Lasting progressive change must begin with removing the barriers of entry for Black women. It is also necessary for the accomplishments of Black women legislators to be recognized, for their leadership to be supported, and their policy priorities to be given the attention they deserve. Our challenge is two-fold: we must push for reform and representation. 

Only with Black women in significant seats of power and at every table where decisions are being made can our nation truly recover from the racist and sexist structures that hold all our society back and build toward a more prosperous future for all, not just the wealthy few. 

Data

Look up the data in your state

Use the dropdown tab to select a state and view the percentage of Black women in the state population and legislature. You can also download the full dataset here.

Representation Matters: Quotes from Lawmakers

We spoke with Black women state legislators and Congresswomen about why representation in public office is so important.

“As one of two Black women in our legislature, I face threats from people filled with racial hatred, I face erasure from my colleagues, and I face institutional racism. Despite all of this, I serve because my community deserves a racial justice champion.”
Attica scott
Kentucky State Rep. Attica Scott
Tweet
“All politics are local, so it is imperative more Black women run for public office. Black women helped fuel change up and down the ballot during the 2020 Election; just imagine the transformational power ‘Black Girl Magic’ can have in city councils and state legislatures.”
Congresswoman joyce beatty
Ohio Congresswoman Joyce Beatty
Tweet
“I stand when I need to stand, I speak up when I need to speak, and I protest when I need to protest. But most of all, I create meaningful legislation that has a positive impact on my community. Being an outspoken Black female legislator in Georgia is not an easy job but, I love it.”
Rep. Sandra scott
Georgia State Rep. Sandra Scott
Tweet
“Having worked at every level of government—community, county, state, and federal—I can unequivocally say that the work of local and state governments present the greatest opportunity to have a direct impact on the lives of our constituents. And now, with the relentless assault on voting rights in state legislatures across America, more Black women are needed in state elective offices to preserve our most precious Constitutional right.”
Congresswoman robin l. Kelly
Illinois Congresswoman Robin L. Kelly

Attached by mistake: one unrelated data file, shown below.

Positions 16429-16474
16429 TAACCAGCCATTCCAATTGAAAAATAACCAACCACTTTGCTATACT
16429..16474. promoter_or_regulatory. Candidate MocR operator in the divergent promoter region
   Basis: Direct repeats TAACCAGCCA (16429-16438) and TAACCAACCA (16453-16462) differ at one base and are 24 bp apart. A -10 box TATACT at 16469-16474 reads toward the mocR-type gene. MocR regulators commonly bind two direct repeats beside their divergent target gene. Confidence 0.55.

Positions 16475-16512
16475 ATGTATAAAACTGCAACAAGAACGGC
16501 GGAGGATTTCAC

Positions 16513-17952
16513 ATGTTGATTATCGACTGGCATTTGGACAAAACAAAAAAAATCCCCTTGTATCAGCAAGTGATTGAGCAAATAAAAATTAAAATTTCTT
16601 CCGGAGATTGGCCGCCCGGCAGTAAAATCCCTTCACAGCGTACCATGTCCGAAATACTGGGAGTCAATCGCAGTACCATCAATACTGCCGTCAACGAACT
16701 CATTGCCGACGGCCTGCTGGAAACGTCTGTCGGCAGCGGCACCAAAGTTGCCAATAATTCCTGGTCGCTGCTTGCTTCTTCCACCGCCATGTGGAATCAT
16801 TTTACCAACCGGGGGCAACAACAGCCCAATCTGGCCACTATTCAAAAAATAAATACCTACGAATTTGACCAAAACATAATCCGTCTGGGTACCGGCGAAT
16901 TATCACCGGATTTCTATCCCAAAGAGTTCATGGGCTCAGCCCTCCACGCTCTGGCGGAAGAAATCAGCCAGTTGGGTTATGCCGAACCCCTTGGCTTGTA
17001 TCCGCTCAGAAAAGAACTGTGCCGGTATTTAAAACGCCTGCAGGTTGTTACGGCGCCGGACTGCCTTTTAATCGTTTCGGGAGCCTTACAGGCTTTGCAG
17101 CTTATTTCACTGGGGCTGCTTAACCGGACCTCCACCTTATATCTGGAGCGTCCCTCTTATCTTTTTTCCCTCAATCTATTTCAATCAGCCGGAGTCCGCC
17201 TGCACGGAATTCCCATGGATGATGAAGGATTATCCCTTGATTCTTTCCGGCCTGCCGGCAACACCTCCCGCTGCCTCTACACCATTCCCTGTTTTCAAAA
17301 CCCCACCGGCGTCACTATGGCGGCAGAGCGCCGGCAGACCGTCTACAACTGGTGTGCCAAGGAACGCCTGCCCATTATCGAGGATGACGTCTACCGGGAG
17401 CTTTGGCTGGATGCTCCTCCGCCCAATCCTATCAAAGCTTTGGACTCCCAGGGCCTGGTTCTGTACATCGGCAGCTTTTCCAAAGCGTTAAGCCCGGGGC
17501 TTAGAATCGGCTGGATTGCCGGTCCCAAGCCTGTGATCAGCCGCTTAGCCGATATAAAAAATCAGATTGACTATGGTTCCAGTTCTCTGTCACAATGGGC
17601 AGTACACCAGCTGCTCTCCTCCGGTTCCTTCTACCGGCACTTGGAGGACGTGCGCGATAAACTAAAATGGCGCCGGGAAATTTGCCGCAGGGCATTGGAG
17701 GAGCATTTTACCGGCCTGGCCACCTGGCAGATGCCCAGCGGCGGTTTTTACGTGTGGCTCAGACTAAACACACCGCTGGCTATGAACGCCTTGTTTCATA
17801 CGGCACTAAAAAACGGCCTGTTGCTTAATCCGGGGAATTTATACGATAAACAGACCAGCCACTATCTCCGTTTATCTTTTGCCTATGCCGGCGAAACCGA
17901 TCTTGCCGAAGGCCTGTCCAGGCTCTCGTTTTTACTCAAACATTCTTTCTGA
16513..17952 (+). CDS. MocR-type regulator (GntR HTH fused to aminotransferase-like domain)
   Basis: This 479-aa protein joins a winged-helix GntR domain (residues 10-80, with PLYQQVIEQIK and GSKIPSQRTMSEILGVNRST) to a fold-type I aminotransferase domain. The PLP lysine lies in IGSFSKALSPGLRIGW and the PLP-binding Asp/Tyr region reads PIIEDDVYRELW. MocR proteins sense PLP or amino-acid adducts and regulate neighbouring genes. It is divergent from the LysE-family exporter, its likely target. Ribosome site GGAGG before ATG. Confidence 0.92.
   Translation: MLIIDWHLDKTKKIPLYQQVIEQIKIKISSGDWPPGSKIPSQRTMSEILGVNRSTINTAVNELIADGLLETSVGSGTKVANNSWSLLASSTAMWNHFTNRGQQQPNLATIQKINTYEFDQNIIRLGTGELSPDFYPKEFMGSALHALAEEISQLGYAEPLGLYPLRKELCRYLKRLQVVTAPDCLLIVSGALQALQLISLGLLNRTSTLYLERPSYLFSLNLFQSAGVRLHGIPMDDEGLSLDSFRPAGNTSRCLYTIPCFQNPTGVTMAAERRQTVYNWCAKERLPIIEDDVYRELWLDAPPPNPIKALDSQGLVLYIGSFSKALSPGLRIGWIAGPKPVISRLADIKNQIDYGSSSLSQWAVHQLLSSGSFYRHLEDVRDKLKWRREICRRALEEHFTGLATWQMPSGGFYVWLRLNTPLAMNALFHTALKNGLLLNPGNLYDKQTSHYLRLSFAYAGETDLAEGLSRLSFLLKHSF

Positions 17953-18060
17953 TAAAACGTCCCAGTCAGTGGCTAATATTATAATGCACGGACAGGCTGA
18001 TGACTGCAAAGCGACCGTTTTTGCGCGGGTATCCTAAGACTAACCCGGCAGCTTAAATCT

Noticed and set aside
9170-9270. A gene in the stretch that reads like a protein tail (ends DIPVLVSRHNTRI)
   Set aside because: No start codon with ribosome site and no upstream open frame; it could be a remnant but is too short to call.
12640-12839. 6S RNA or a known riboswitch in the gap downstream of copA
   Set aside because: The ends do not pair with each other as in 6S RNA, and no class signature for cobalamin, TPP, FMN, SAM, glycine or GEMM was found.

Tweet
“When Black women and girls see Black women rising up and being put in these positions of power, it gives them hope. We have the power to bring change to our communities and I don’t take that for granted.”
Rep. Karen d. Camper e1615713628411
Tennessee Rep. Karen D. Camper
Tweet
“Black women continue to broaden the reach and impact of our state, local and federal policies that improve our communities. As Maryland’s first Black and first woman to serve as Speaker, I am also the only one to introduce a statewide plan for racial & economic justice. Diverse leadership – at every level of government – is the vehicle that drives us closer towards progress.”
Maryland speaker adrienne a. Jones
Maryland Speaker Adrienne A. Jones
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Legislator Database

Use the database below to search for Black women legislators in all 50 states. (Data is from March 2021.)

wdt_ID State First Name Last Name Title
1 Alabama Laura Hall Alabama Representative
2 Alabama Barbara Boyd Alabama Representative
3 Alabama Louise Alexander Alabama Representative
4 Alabama Merika Coleman Alabama Representative
5 Alabama Rolanda Hollis Alabama Representative
6 Alabama Mary Moore Alabama Representative
7 Alabama Juandalynn Givan Alabama Representative
8 Alabama TaShina Morris Alabama Representative
9 Alabama Pebblin Warren Alabama Representative
10 Alabama Adline Clarke Alabama Representative

Partners

Black Women’s Roundtable
Brown Girls Guide to Politics
The 19th News
United State of Women
Young Elected Official Network
Drake Institute 
New American Leaders
Black Women’s Health Imperative
Center for American Women and Politics
National Women’s Law Center